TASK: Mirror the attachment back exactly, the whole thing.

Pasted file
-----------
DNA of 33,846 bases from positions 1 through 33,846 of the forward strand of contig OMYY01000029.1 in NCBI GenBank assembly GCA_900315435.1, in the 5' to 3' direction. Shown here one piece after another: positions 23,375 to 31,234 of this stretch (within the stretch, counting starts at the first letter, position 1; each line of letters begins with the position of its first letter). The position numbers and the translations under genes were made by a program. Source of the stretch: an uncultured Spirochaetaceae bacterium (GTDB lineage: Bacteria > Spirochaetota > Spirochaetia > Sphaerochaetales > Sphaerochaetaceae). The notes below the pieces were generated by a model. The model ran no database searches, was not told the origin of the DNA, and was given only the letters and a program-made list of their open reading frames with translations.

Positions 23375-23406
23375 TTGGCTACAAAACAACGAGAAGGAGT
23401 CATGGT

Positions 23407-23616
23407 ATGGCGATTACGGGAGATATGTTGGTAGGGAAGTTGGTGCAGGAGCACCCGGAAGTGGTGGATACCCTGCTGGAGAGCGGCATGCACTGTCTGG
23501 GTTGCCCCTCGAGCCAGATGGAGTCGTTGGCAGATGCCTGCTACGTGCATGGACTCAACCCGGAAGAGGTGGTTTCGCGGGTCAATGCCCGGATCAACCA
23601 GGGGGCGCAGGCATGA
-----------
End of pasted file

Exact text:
DNA of 33,846 bases from positions 1 through 33,846 of the forward strand of contig OMYY01000029.1 in NCBI GenBank assembly GCA_900315435.1, in the 5' to 3' direction. Shown here one piece after another: positions 23,375 to 31,234 of this stretch (within the stretch, counting starts at the first letter, position 1; each line of letters begins with the position of its first letter). The position numbers and the translations under genes were made by a program. Source of the stretch: an uncultured Spirochaetaceae bacterium (GTDB lineage: Bacteria > Spirochaetota > Spirochaetia > Sphaerochaetales > Sphaerochaetaceae). The notes below the pieces were generated by a model. The model ran no database searches, was not told the origin of the DNA, and was given only the letters and a program-made list of their open reading frames with translations.

Positions 23375-23406
23375 TTGGCTACAAAACAACGAGAAGGAGT
23401 CATGGT

Positions 23407-23616
23407 ATGGCGATTACGGGAGATATGTTGGTAGGGAAGTTGGTGCAGGAGCACCCGGAAGTGGTGGATACCCTGCTGGAGAGCGGCATGCACTGTCTGG
23501 GTTGCCCCTCGAGCCAGATGGAGTCGTTGGCAGATGCCTGCTACGTGCATGGACTCAACCCGGAAGAGGTGGTTTCGCGGGTCAATGCCCGGATCAACCA
23601 GGGGGCGCAGGCATGA